Drewbacca said:

I don't have a hard&fast rule for when to ride to the front or when to just take my place in line. I do both, depending on the intersection... but it's always a last minute judgement call. I'll have to better evaluate my riding and see if I can find a pattern.

I always try to pull into as visible position as possible when stopping at lights. Whether that means in the lane in line with cars, ahead and to the right, in the spot where the painted bike box would (should) go, or in between a right-turning car and the going-straight car, that's all situational. 

Anyway, those signs: I would love to see them in more places. I am always struck while riding down there that if drivers see them in more places, more often, they will begin to understand the law better. Maybe that's wishful thinking.

I agree.

When I ride on this part of Wells, it's usually at night well after rush hour, when traffic volumes tend to be light. Since the installation of the signs, I've noticed a significant improvement in driver behavior when riding at that hour. Most of the drivers I encounter there are cabbies, and they almost always give me room now - not so much before the signs.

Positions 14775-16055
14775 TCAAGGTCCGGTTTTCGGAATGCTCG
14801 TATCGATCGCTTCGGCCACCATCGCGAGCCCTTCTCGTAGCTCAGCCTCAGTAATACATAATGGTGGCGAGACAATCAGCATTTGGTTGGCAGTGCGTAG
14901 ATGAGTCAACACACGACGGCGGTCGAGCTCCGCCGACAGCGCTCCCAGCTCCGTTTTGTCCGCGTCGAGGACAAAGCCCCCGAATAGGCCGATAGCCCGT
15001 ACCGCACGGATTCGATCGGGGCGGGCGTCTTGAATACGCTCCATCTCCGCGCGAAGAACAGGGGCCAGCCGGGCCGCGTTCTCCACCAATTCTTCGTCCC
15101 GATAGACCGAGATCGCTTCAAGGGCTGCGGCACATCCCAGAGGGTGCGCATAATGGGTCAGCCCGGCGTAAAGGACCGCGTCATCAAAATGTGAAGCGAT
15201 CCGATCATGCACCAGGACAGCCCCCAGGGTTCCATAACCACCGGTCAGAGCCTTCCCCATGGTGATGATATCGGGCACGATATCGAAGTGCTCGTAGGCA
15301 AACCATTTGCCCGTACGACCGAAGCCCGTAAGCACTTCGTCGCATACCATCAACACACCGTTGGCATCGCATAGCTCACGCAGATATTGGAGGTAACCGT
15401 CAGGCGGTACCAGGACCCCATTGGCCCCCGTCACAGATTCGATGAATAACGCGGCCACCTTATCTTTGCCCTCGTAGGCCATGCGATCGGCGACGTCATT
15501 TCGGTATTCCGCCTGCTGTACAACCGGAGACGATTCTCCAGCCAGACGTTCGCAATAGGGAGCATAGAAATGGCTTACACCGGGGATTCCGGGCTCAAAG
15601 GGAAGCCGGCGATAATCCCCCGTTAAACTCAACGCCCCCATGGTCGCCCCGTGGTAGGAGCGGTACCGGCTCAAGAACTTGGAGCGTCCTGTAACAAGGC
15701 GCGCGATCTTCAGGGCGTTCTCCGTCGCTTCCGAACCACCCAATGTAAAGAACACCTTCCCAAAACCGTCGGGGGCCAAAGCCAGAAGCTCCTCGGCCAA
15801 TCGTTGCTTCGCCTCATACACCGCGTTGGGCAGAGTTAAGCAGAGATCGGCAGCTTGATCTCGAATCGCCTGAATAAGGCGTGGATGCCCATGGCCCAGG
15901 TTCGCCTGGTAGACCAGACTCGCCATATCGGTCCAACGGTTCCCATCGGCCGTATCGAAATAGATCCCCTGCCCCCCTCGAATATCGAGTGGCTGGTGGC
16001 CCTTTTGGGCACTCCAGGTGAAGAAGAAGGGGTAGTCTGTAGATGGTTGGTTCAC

David Barish said:

Because of the supports for the elevated tracks the signs help let everybody know that the bike will take the lane rather than try to hug close to the support or try to weave in and out from behind the supports. Both of those options can be dangerous. Accordingly, the signs are a good idea. I also like it because it essentially warns drivers that the speed on the road is likely to be below the posted limit. I make this comment solely for roads where there are supports for the elevated trains- Wells, Wabash, Lake, Van Buren.

Wells St under the tracks used to be part of my morning commute and I always took the entire right lane through that section after having one or two very scary experiences of being passed inches away. As soon as the signs went up, in combination with the giant, middle-of-the-street sharrows, I felt more empowered to be doing what I had been doing anyway. I think the symbol-and-sign combo are great.

I rarely ride that stretch now that the Dearborn bike lane is a better southbound route for me, though. CDOT should add the signs on Kinzie on the section east of where the protected lane ends. I think I've suggested signs and maybe green paint to make bicyclists more visible there on Kinzie, since it was found to be too narrow for a protected lane.